Loesch takes exception to the idea that art is a low priority, whether we're in a time of war or not. "Art is very important. Look at this architecture here," he says, pointing to a classroom building. "This is a work of art. Everything that we encounter each day has an artistic aspect. And if [VanDeWeghe] is a businessman, he should know that presentation is one of the most important things. You can't run a society, or a business even, without having good presentation. And artists bring that in."

Loesch is more favorable toward a VanDeWeghe proposal that allows people to invest some of their Social Security funds in the stock market. On the one hand, he views playing the stock market as gambling, but "if you better educate people, probably [allowing them to invest in the market] would be a good idea."

Davis is opposed to the Social Security investments, according to statements reflecting her sensitivity to recent market fluctuations. Bennett appreciates the point. "There aren't enough people educated on the stock market to wisely invest money in there," she says. "There would be a high proportion of people that would probably lose it."

Bennett and Ziegler also side with Davis on abortion rights. Says Bennett, "In a diverse population, regardless of where you stand on the issue, you have to allow people to have abortions if they want them." Says Ziegler, "Personally, I'm pro-life; politically, I'm pro-choice. Nobody's right to choose should be taken away from them. That's a God-given right."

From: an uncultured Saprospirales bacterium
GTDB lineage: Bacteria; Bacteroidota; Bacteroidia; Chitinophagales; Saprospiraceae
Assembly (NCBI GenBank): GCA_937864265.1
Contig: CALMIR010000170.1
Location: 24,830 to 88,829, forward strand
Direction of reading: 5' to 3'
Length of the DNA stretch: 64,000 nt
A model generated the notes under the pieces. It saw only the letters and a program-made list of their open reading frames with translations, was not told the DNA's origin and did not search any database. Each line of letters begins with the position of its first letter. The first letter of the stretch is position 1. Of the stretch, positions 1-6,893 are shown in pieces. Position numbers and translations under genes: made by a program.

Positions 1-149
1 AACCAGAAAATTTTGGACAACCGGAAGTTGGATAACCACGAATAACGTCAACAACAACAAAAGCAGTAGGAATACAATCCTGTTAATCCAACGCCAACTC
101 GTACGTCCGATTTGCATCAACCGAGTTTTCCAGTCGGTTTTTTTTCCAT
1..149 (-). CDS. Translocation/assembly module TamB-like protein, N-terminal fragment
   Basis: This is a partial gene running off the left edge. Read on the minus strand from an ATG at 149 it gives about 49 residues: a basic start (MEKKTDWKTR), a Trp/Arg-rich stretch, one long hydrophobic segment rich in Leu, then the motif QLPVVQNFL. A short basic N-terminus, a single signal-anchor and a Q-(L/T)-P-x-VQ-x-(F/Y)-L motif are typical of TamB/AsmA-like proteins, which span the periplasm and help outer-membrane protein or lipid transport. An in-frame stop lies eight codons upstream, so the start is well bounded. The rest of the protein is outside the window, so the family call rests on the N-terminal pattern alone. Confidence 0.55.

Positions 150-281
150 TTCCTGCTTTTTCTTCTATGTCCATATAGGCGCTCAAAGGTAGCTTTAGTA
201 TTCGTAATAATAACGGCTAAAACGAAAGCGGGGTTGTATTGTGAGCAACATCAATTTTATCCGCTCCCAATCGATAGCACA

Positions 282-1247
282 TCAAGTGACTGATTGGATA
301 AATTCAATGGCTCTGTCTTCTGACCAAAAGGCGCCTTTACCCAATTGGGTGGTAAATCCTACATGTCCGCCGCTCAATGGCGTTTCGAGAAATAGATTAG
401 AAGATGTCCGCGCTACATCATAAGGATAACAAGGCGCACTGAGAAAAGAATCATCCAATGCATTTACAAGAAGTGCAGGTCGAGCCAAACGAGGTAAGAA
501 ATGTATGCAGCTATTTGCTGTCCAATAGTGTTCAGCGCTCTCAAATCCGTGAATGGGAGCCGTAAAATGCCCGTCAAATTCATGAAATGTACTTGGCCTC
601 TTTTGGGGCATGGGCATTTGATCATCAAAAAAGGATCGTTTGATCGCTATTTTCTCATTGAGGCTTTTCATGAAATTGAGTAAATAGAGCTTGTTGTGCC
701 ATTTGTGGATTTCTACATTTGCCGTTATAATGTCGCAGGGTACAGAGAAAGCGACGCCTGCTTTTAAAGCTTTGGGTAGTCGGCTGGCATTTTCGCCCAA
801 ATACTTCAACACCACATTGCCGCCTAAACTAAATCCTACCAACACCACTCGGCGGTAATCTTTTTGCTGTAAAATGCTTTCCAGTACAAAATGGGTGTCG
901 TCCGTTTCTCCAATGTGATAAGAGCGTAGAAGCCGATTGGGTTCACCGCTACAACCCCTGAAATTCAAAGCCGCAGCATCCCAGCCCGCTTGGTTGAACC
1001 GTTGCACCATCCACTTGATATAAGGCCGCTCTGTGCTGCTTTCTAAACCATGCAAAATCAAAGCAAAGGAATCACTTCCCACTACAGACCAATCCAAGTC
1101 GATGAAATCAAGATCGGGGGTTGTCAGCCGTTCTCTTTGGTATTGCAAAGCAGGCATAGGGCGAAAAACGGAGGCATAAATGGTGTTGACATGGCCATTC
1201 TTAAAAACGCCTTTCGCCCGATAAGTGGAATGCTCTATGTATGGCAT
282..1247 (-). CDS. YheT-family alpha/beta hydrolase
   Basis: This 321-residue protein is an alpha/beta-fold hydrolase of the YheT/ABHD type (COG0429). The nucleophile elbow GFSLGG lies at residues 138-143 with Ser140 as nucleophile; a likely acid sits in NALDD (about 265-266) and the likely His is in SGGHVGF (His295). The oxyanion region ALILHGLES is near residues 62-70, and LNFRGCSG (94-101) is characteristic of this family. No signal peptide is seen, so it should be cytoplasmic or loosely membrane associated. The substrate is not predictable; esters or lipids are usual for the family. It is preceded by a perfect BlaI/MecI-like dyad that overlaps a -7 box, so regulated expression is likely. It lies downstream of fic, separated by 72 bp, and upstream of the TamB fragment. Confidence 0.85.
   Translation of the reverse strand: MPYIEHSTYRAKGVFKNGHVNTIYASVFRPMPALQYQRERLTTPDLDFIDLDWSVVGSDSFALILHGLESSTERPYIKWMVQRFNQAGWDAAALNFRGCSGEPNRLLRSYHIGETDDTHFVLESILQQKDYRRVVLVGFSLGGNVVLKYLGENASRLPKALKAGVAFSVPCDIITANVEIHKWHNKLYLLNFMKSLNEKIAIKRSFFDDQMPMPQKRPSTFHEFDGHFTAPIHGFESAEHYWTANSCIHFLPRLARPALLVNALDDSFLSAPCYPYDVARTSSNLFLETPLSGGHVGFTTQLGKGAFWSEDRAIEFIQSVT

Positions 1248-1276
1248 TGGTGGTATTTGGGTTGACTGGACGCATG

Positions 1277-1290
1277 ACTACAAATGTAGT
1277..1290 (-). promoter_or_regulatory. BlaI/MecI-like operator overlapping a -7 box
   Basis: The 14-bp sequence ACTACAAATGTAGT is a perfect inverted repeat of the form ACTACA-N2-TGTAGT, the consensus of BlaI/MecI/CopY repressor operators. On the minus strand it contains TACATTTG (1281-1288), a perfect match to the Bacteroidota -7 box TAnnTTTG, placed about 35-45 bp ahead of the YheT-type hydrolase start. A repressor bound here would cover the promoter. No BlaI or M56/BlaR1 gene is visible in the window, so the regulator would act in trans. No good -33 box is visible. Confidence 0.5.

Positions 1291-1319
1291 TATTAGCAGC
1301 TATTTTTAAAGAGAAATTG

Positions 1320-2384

The idea of school vouchers for parents who want to send their children to private school draws strong reaction from the City College students. VanDeWeghe advocates private schools as one option in educating children who otherwise face a "broken" public school system. Duran understands. "The reason why a lot of people are turning to private schools," he says, "is because they do so much better than public schools."

And Bennett adds, "The voucher program is just a Band-Aid. Fix the public schools, then you won't need the voucher system. And if you do want to send your kids to private school, that's your obligation. I don't think that we should have to pay for that." Bennett agrees with Davis, who has argued that, since the public school system educates 90 percent of American children, all available tax dollars should go into it.

On the environment, Davis's website states she has the approval of organizations like the California League of Conservation Voters. But VanDeWeghe faults her for doing nothing about the cleanup of Mission Bay and the rest of the San Diego coast, where he says dirty water caused over 200 beach closures last year. He promises to solve the problem if elected.

Duran applies the issue to his own neighborhood. "A lot of kids have lung problems because of the pollution of the boats and the big machinery that are out by Barrio Logan. We should take into consideration that other areas don't have that problem."